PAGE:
Monday, August 19, 2013

Prayer and Service {Reflections on Prayer}

“Why the ravens, Lord?”  That was my question as I read the story of Elijah’s life and ministry (1 Ki 17-19; 2 Ki 1-2).  “If Obadiah was already hiding and feeding a hundred prophets, surely You could have led Elijah to them.  Why did You send him off to the loneliness of Cherith?”

Perhaps in the hidden place of Cherith he learned the lessons he would need for the work God had given him.  Unique among his contemporaries, Elijah would be God’s choice for the great contest with the prophets of Baal.  This required faith in a great God, a mighty God, a God faithful to act according to His Word.  All these he learned at Cherith, as he experienced firsthand God’s faithfulness, goodness, provision, and sovereign power over men and nature.  He commanded the rootless ravens, and they came.  He commanded a poor Gentile widow, and she gave.  In Samuel Rutherford’s words, “It will be; God hath said it.”

God’s ministry through Elijah first demanded He minister to Elijah, taking him deep into the knowledge of Himself.  As Amy Carmichael notes, “’The work’ will never go deeper than we have gone ourselves.”  The work, for Elijah, would include miraculous supply of food for a widow, restoring her son to life, demonstrating before all the people of Israel that “the LORD, He is God,” and praying to start and stop the rain according to God’s promises (Dt 28:12,24).  James cites Elijah, “a man with a nature like ours,” as his example of what the fervent effectual prayers of a righteous man accomplish (James 5:16-18).  What made the difference? Deep knowledge of and trust in Yahweh, and “direct and habitual contact with Him who is the Source of Life” (Oxford Mission to Calcutta).

In his book Prayer, O. Hallesby calls prayer “the deciding factor in the life of all who surrender themselves to God to be used by Him.  What we do in God’s kingdom is entirely dependent upon what we are.  And what we are, depends again upon what we receive.  And what we receive, depends again on prayer.  This applies not only to the work of God in us, but also to the work of God through us.”  Far from wasted, time spent “by the brook Cherith” shapes who I am.  There He enlarges my understanding of Himself, shows me my sins, and ministers to my fears.  As I see Him more clearly, I am “transformed by beholding” (2 Cor. 3:18) into a vessel fit for His purposes.  Clearer vision of the Lord also produces clearer vision of His purposes for me.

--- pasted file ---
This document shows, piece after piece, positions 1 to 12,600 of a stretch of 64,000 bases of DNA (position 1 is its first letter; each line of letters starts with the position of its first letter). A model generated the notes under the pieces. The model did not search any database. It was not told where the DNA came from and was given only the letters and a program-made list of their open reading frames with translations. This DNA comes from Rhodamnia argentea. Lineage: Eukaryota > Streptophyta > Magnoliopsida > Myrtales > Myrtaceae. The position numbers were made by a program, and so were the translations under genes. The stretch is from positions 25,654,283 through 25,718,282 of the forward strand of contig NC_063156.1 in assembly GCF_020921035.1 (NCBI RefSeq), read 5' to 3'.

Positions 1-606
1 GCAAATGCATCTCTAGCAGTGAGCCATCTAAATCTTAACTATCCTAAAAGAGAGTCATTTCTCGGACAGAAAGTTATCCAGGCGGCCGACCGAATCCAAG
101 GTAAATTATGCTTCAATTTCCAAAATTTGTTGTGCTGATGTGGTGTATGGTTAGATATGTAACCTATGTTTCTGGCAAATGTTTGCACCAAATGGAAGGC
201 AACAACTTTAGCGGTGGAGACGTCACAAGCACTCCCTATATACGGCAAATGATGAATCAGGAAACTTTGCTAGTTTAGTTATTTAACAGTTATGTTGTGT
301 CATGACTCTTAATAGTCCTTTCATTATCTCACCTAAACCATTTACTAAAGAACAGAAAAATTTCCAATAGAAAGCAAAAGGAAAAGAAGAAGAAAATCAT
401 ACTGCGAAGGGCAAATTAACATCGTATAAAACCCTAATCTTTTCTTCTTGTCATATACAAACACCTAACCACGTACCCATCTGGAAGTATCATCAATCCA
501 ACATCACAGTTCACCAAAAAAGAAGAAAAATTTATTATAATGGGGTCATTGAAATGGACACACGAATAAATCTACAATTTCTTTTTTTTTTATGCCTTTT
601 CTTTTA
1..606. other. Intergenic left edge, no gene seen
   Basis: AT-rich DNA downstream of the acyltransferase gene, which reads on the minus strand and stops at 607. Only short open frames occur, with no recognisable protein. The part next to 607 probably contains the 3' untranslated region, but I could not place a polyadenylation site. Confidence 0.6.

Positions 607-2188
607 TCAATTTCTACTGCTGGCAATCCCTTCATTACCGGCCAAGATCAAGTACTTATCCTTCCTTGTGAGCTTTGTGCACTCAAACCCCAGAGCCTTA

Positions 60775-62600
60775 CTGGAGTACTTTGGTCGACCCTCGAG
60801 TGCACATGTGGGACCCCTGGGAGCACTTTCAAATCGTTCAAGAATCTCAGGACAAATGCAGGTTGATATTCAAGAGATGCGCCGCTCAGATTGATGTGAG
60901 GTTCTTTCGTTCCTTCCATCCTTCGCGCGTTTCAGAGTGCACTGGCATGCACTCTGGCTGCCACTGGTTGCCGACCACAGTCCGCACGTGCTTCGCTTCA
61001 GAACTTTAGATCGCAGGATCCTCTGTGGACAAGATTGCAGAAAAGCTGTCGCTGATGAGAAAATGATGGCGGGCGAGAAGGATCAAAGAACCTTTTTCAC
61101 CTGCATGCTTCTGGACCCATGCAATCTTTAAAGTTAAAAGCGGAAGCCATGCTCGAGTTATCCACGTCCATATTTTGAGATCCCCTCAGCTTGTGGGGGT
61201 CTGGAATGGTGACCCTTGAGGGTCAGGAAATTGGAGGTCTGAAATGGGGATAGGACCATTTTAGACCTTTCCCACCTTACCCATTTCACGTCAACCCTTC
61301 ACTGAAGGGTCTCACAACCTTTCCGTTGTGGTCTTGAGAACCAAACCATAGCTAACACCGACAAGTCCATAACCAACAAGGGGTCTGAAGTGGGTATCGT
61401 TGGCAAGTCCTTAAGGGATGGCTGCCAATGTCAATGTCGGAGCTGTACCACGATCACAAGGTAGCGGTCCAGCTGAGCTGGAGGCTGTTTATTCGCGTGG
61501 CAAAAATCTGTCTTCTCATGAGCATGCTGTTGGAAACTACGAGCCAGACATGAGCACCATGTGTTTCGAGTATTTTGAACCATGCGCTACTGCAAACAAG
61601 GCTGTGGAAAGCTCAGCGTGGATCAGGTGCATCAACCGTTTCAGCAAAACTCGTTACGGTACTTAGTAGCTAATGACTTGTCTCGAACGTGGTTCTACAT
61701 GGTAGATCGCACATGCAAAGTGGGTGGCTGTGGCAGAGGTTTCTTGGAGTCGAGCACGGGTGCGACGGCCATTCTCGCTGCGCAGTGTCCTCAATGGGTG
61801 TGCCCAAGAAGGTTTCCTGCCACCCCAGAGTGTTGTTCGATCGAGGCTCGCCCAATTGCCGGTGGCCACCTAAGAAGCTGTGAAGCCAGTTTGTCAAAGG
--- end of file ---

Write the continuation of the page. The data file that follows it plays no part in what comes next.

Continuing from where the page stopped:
We again find this illustrated in Elijah’s life when he flees Jezebel and brings all his fears and complaints to the Lord under the broom tree and at Horeb.  In the solitude of this other lonely place, the Lord comes to him in gentleness, comforting and commissioning him for perhaps his most demanding work, that of training up Elisha to carry on in his place.  In fact, the next we see of Elijah is prophesying the death in judgment of Israel’s king before being taken to heaven by a whirlwind, leaving Elisha behind “with a double portion of his spirit” to fulfill his uncompleted work.

The farther I travel in life, however, the greater the temptation to relegate this time apart to second place, to minimize it and move on to the tasks and people clamoring for attention.  Early on in my walk with Christ, the Lord led me to set aside the first portion of each day, and one day each week, to turn from the demands pressing on me and spend time before Him with no agenda of my own.  As I have grown in this discipline of trusting Him, I have seen over and over again how dependent I truly am on Him.  When I have done this, so often I see His hand straightening paths, dovetailing duties, enlarging steps, and multiplying strength.  Often I realize the clutter of the unnecessary on my list.  Often I find the grace to accept peacefully the things left undone, or done later in His timing.  Seldom do I emerge unchanged, knowing Him better and exchanging my weakness for His strength.

Having experienced God’s grace and faithfulness so many times in the past, I am all the more culpable in my recent struggles and failures in this area.  How easy to neglect the unseen work of prayer for the showy work the flesh loves!  I hear the rebuke of Hudson Taylor:  “Do not be so busy with work for Christ that you have no strength left for praying.  True prayer requires strength.” (And this from a man known to meet with God from 2-4 am in order to find quiet amid the bustle of Chinese life!)  Another missionary, Andrew Murray, reminds me that Christ Himself faced the same challenge, but intensified:
Christ knew how the holiest service, preaching and healing, can exhaust the spirit, how too much intercourse with men can cloud the fellowship with God, how time, full time, is needed, if the spirit is to rest and root in Him, how no pressure of duty among men can free from “the absolute need of much prayer.” 
Martin Luther, John Wesley, Jonathan Edwards, George Mueller, . . . all learned the lesson of Elijah, the lesson demonstrated even by Christ Himself, that greater ministry requires deeper prayer, and most battles are won or lost in the secret place before an audience of One.

Lord, teach me to pray.  Take me to Cherith.  Prepare me for what You have prepared for me.

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